New Orleans is renowned for many things – Mardi Gras, the mighty Mississippi River, jazz music and the famous French Quarter – just to name a few. However, it’s the city’s signature fare, and our endless celebration of it, that often garner the most notoriety. Whether rooted in Cajun country, steeped in centuries of Creole tradition, or fixed at the forefront of the restaurant revolution, the depth and breadth of New Orleans’ culinary scene is undeniable.
As a city so food-focused, it’s no surprise that despite our best efforts, we’re also subject to an array of food and beverage trends that emerge each year. Whether it’s “dude food,” craft cocktails, farm-to-table tasting menus or the autumnally anticipated yet incredibly oversaturated pumpkin spice craze, we’ve seen our fair share. Although some culinary fads continue to return every year (looking at you, pumpkin spice), many others are just a flash in the proverbial pan – like bacon-flavored chewing gum.
One trend that’s becoming increasingly popular locally is a menu shift towards customization and shared plates, even among the upper echelon of area restaurants. That’s right – white tablecloths, five stars and fancy wine lists no longer equate to monotonous meals and predictable menus.
After successfully implementing a lunchtime take on the traditional “meat and three” concept, The Grill Room at Windsor Court rolled out an innovative dinner concept last spring. A recent article by NOLA Business Mediahighlighted the initiative:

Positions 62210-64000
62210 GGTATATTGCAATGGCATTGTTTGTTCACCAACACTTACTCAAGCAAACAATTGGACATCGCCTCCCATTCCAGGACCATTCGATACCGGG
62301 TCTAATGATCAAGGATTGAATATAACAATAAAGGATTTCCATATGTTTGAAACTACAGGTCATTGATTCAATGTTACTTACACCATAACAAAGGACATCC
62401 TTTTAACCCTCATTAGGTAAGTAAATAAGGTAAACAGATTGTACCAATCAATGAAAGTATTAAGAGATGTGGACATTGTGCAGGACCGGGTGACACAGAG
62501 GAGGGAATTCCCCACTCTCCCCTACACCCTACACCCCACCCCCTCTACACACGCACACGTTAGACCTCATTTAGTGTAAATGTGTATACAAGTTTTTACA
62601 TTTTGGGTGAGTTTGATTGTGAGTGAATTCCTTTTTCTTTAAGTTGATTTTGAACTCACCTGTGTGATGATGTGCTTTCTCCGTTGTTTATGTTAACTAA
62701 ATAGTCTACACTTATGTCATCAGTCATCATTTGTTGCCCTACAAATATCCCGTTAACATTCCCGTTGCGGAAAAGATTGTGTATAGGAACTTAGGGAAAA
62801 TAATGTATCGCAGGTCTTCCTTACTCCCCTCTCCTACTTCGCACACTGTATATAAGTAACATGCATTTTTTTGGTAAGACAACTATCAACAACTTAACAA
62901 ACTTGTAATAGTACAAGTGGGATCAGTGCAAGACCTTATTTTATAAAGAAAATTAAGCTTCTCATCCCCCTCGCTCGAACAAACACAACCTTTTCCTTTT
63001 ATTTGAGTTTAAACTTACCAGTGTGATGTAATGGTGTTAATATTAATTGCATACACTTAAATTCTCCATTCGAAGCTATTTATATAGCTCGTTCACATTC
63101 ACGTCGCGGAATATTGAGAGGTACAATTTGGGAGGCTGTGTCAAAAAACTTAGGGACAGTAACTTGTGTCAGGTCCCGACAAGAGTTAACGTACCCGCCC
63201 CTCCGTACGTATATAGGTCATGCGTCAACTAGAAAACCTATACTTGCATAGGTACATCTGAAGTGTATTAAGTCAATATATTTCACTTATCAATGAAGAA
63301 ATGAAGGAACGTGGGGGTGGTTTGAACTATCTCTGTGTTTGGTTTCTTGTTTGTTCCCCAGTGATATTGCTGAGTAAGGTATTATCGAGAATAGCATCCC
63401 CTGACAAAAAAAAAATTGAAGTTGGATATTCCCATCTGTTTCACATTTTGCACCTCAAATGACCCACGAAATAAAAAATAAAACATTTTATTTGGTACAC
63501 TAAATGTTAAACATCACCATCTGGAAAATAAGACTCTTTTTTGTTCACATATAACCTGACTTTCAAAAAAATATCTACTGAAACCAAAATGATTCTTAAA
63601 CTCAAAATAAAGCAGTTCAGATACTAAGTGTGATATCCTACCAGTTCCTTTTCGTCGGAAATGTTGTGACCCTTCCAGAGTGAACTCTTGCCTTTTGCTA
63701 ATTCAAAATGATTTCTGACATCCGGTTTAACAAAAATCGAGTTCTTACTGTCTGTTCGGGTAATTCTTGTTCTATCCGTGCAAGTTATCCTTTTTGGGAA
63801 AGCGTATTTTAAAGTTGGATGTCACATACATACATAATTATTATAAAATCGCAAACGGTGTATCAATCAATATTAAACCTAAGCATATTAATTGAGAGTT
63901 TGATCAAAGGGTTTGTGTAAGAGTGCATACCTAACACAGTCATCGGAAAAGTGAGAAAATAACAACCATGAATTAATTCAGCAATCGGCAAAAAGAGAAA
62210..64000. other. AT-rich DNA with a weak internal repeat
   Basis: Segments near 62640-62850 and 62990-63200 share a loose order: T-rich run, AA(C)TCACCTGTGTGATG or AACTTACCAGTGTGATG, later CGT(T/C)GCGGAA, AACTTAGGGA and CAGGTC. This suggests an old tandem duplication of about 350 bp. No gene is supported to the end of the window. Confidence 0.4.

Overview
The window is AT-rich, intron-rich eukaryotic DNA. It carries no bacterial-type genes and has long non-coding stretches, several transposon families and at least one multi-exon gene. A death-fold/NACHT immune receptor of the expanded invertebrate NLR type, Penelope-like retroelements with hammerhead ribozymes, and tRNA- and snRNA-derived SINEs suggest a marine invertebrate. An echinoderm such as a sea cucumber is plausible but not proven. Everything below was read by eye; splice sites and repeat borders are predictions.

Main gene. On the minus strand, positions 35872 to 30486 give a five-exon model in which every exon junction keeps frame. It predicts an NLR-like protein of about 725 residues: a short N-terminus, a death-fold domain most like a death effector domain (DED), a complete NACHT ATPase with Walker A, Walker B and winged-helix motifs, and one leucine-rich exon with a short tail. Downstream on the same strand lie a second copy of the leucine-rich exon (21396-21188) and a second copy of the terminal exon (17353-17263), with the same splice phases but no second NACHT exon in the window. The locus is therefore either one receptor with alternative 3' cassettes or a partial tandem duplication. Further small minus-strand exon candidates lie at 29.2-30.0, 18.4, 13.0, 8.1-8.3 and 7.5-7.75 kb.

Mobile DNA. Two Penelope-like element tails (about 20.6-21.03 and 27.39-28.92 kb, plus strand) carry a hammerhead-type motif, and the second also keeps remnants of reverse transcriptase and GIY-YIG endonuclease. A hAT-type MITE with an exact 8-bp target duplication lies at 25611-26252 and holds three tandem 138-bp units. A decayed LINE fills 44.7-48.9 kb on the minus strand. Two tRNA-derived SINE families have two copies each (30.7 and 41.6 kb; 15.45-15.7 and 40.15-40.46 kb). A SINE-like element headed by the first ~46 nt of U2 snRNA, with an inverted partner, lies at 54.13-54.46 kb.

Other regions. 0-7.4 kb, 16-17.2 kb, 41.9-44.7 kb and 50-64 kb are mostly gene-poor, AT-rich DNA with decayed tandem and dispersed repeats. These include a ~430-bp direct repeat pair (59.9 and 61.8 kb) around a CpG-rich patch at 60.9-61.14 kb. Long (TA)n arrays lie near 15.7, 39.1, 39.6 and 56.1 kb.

The small, shared plates have remained popular for quite some time, bringing diners more options, less commitment to a large plate and more opportunity to socialize and engage during the dining experience. It is safe to say that this trend is here to stay.
Taking that trend up a notch is The Grill Room at The Windsor Court. They have created a new “customizable” menu, which allows the diner to choose options from different categories to create a personalized meal. The categories include field (salad and vegetables), farm (meats), sea (seafood) and sweet (desserts), and can be customized in an order to include 3 – 5 selections for a fixed price. Wine pairing, larger courses and chef tastings can also be arranged, making the experience fully catered to each individual.
Other restaurants in New Orleans that have also embraced the shared dining trend include Emeril Lagasse’s newest local eatery, Meril; Lower Garden District mainstay Coquette; and Public Service at the recently opened NOPSI Hotel.
What restaurant trends are having success in your city? Tweet us @DEVENEYMKTG and let us know.